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Which potting mix do you prefer for Citrus and why?

Posted by granburyflowergirl 7 (My Page) on
Wed, Jul 14, 10 at 10:23

Hi folks,
I am new to citrus in containers and I am trying to decide whether to pot my plants in the gritty mix or the 5:1:1 or ??? Please bear with me - I digest this stuff slowly!

I have access to all of the recommended ingredients for both of Al's mixes so that is not a concern. I would like to know the pros and cons of using each mix for citrus plants specifically and what adaptations you have found to be useful specific to citrus needs.

My ultimate goal is less work down the road as I have plenty of time now but I am hoping to be employed again by next year. I will have an automatic drip irrigation so watering frequency is not a concern

Can you wait longer between re-pots and root-pruning with the gritty or the 5:1:1? I have all dwarf or semi-dwarf trees and I want healthy plants and some fruit but I don't need huge super-plants as they will likely need to be moved in the winter (subject of my next post!).

Thanks for any help!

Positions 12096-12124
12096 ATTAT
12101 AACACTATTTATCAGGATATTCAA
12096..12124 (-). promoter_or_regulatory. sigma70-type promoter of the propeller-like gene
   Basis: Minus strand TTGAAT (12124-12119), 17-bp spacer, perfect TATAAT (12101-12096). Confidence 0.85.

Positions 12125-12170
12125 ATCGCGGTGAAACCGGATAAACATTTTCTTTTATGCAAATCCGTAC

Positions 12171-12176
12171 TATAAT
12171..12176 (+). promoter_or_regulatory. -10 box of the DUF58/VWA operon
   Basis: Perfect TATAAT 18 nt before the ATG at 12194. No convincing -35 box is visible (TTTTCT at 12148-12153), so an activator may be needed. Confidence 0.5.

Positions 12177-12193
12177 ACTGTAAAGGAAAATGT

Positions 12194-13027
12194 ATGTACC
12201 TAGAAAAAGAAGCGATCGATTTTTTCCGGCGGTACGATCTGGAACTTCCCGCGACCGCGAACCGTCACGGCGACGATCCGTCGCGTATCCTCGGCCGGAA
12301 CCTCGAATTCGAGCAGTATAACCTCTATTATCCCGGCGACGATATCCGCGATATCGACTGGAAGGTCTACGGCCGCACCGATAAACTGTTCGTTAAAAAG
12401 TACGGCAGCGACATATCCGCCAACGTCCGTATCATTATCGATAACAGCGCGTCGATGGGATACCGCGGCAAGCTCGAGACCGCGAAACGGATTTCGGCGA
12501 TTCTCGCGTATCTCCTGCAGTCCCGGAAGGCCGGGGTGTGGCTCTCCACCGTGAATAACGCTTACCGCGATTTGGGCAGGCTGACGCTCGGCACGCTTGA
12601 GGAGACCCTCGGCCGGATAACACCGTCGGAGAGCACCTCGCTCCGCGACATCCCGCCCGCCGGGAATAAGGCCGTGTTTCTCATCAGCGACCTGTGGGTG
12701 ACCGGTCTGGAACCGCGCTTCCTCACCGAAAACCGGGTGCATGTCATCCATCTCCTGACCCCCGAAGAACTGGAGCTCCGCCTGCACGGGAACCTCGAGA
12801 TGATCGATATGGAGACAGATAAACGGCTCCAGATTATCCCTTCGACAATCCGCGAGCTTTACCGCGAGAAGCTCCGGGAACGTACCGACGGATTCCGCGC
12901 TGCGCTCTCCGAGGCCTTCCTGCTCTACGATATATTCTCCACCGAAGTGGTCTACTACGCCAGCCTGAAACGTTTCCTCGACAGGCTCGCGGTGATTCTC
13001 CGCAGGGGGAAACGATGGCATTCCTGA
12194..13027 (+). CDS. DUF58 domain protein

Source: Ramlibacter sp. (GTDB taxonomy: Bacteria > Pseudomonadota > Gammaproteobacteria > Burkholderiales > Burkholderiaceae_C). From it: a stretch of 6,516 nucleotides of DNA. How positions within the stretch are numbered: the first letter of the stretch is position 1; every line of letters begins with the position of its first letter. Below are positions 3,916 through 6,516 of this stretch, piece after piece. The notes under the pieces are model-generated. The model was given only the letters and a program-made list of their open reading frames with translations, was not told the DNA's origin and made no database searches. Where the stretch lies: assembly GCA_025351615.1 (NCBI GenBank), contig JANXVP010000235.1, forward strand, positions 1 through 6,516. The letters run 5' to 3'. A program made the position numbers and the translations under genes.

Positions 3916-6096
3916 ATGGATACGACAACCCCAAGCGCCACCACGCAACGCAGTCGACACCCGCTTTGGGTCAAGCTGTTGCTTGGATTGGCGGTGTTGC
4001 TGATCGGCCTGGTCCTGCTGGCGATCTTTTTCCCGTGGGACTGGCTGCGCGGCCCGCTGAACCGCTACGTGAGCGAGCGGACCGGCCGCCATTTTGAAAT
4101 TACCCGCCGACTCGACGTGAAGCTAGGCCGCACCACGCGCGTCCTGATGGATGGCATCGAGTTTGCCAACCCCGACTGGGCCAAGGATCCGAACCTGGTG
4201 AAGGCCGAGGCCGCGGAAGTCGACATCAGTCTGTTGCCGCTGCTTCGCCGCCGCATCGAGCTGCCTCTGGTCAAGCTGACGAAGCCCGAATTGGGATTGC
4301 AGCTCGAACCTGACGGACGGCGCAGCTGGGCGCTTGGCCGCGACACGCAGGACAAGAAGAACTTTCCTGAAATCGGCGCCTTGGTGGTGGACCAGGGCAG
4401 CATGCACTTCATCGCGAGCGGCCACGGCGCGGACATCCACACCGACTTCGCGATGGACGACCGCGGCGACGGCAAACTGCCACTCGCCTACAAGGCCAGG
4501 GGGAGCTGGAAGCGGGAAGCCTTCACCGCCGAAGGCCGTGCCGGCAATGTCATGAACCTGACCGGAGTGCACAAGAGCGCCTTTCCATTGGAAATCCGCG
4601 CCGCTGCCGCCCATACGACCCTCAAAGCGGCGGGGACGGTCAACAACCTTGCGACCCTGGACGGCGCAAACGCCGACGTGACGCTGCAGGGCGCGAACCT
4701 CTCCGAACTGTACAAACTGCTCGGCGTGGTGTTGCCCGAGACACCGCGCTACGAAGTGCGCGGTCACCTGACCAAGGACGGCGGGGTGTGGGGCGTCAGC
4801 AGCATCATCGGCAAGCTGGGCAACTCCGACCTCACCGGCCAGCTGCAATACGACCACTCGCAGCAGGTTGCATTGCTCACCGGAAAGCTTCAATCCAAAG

Nikki


Follow-Up Postings:

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RE: Which potting mix do you prefer for Citrus and why?

I personally prefer the 5:1:1 over the gritty. Here are my personal reasons why.

Gritty Mix:
Pro: It has rained almost the entire summer and I haven't had any problems with overwatering.

Pro: I've had plants in the mix since around March and I've seen absolutely no breakdown of the material. The bark and turface are holding together.

Pro: Not having to change the mix for another couple of years.

Pro: Green, healthy plants. I have an oroblanco grapefruit and a nana pomegranate left in the gritty mix and both have put out tons of new growth and flowers.

Con: Availability. Finding the ingredients can be a pain.

Con: Expensive. I payed $19.00 for the turface, $8.00 for the gran-i-grit and $6.00 - $8.00 for the bark.

Con: Waste. Most of the turface is too small to use. I got around 40% of usable turface out of a $20 bag. However, I didn't have the MVP as the only thing available was a generic brand.